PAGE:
Publications impact indexes
Frecuently asked questions
- Measuring scientific activity
- What are publications with “impact”?
- Metrics used for journals: impact indices or impact indicators
- Metrics for journals: other indexes
- Metrics for journals: the H-Index
- Metrics used for journals: Google Scholar Metrics
MEASURING SCIENTIFIC ACTIVITY
There are several different metrics which are used to measure and evaluate the quality of scientific publications.
Scientific production is measured and evaluated based on a series of criteria relating to the quantity of works published and the number of times that these works have been cited. Among these criteria it is helpful to highlight:
- the number of works published
- the total number of citations received
- the average number of citations per work published
- the number of significant works published
- the number of citations received by the most frequently-cited works
What are publications with “impact”?
Publications with “impact” are those which are indexed in information portals that measure the quality and visibility of published material.
Metrics used for journals: impact indices or impact indicators
Impact indicators measure the impact that a journal has had on scientific literature. This impact is measured by analysing the citations received by the articles published within that journal. Impact indicators measure the importance of a publication within a specific subject area.
They make it possible to create comparisons between, and rankings of, journals in addition to measuring the relevance of each title in the subject area that it is associated with.
Tools for understanding impact indexes
There are several tools which enable users to look up and automatically calculate the impact indicators of the most important scientific journals:
- Journal Citation Reports (JCR): It includes publications reviewed by the most widely-cited experts in the world and covers approximately 200 different disciplines. JCR can be accessed online via the Web Of Science platform (WOS) and can be used to run online searches and look up the Impact Factor of a given journal or a group of journals and make comparisons between these. The impact factor is calculated annually by the Institute for Scientific Information (ISI).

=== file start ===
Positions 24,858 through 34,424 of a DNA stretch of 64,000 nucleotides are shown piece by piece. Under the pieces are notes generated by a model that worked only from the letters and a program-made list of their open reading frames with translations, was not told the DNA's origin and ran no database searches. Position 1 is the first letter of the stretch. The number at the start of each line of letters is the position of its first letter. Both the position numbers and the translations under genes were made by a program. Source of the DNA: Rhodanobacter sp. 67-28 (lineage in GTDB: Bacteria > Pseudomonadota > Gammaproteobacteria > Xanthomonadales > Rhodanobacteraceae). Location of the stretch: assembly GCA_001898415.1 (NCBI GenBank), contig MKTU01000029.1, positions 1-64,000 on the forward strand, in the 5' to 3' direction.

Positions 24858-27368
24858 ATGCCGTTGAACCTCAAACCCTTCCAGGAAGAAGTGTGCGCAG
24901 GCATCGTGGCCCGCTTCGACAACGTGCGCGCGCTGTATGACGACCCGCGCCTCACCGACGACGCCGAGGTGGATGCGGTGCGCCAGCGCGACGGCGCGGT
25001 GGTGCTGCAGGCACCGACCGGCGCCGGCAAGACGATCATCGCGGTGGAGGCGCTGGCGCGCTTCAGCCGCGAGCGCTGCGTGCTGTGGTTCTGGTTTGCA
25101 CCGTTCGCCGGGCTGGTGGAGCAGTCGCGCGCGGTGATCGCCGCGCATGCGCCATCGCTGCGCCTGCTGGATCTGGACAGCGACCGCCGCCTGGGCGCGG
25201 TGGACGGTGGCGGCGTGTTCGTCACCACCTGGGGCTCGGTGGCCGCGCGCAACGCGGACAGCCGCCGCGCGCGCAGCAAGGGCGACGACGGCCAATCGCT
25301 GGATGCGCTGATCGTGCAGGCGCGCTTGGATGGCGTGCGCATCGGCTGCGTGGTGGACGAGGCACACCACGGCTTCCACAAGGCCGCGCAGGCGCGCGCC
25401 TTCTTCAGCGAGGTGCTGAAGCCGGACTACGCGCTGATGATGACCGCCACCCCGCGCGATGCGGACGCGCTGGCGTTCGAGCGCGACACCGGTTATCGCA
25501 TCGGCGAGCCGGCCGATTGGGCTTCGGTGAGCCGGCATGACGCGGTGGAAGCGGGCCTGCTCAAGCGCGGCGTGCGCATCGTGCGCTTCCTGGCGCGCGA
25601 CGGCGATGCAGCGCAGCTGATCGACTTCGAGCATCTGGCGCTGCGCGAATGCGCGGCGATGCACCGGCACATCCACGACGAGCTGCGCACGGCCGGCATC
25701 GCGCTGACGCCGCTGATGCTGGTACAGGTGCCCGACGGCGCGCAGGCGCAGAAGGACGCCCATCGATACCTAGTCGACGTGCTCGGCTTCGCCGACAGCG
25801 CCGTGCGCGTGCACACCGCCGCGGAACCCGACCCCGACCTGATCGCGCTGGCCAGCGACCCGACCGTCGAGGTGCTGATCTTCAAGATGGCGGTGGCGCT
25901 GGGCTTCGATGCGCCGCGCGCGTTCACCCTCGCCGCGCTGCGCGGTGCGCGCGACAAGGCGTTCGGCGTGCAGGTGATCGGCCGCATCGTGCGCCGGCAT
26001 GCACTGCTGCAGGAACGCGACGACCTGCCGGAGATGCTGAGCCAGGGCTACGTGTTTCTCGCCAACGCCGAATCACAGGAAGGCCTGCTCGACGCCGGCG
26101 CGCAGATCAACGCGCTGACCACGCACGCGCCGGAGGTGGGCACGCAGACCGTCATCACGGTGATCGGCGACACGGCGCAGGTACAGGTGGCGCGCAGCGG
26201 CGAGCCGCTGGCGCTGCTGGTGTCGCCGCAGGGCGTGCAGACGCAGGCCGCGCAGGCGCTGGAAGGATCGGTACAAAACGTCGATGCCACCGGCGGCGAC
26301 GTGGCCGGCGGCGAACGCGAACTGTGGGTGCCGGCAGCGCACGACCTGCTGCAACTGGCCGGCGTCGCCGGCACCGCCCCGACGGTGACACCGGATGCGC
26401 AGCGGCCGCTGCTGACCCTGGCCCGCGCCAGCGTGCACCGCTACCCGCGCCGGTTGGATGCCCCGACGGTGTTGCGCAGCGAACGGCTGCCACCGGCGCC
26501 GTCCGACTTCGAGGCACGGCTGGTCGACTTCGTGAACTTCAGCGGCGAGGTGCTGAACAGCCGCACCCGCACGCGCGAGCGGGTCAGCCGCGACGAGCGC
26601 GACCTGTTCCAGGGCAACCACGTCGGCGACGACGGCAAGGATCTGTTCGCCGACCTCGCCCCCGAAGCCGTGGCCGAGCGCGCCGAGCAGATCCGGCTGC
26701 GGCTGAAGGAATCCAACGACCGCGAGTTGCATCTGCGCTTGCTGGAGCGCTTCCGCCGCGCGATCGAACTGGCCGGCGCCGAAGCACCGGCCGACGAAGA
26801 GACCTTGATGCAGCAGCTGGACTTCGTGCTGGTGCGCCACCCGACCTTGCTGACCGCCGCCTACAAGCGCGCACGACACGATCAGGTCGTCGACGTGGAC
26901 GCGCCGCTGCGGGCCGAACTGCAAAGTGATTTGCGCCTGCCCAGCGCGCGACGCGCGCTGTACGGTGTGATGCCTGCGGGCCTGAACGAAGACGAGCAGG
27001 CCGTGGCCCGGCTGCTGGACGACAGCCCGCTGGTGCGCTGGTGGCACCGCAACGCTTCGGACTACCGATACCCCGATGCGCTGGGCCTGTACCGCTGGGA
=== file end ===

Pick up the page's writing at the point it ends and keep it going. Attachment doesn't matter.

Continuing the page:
- This is an essential tool for investigating the level of influence and impact that a journal has had on the international research community.
- It does not measure the quality of an article but rather that of the journal in which the article was published.
- Not every journal has a JCR impact factor and journals that do have one do not have this permanently.
- The impact factor of a journal is updated every year and may vary from one year to another.
- One single journal can be associated with several subject areas and it is likely that the journal will have a different level of impact within each of these subject areas.
- The impact index of a journal title in any given year is a fixed index in JCR.
- Each subject category of journals is divided into four quartiles: Q1, Q2, Q3, Q4. Q1 is occupied by the top 25% of journals in the list; Q2 is occupied by journals in the 25 to 50% group; Q3 is occupied by journals in the 50 to 75% group and Q4 is occupied by journals in the 75 to 100% group. The most prestigious journals within a subject area are those which occupy the first quartile, Q1.
- There are two different versions: one for Science and the other for Social Sciences.
- Coverage is provided from 1997 onwards. JCR is a paid-for tool which is funded by the FECYT (Spanish Foundation for Science and Technology) https://www.recursoscientificos.fecyt.es/
- SCIMAGO Journal and Country Rank (SJR): This ranking emerged as a free-of-charge alternative to JCR. It analyses publications indexed in the Scopus database which is provided by the publisher Elsevier, dating from 1997 to the present. SJR enables users to run online searches using the Scopus platform, which is a paid-for tool, or using the SCIMAGO Journal and Country Rank-SJR.
- SJR does not measure the quality of an article but rather the quality of the journal in which the article is published.
- Not every journal has an SJR impact factor and journals that do have one do not have this permanently.
- The impact factor of a journal is updated every year and may vary from one year to another.
- The tool enables users to look up the impact factor of a given journal or group of journals and to make comparisons between these.
- One single journal can be associated with several subject areas and it is very likely that the journal will have a different level of impact within each of these subject areas.
- The impact index of a journal title in any given year is not a fixed index in SJR and may vary.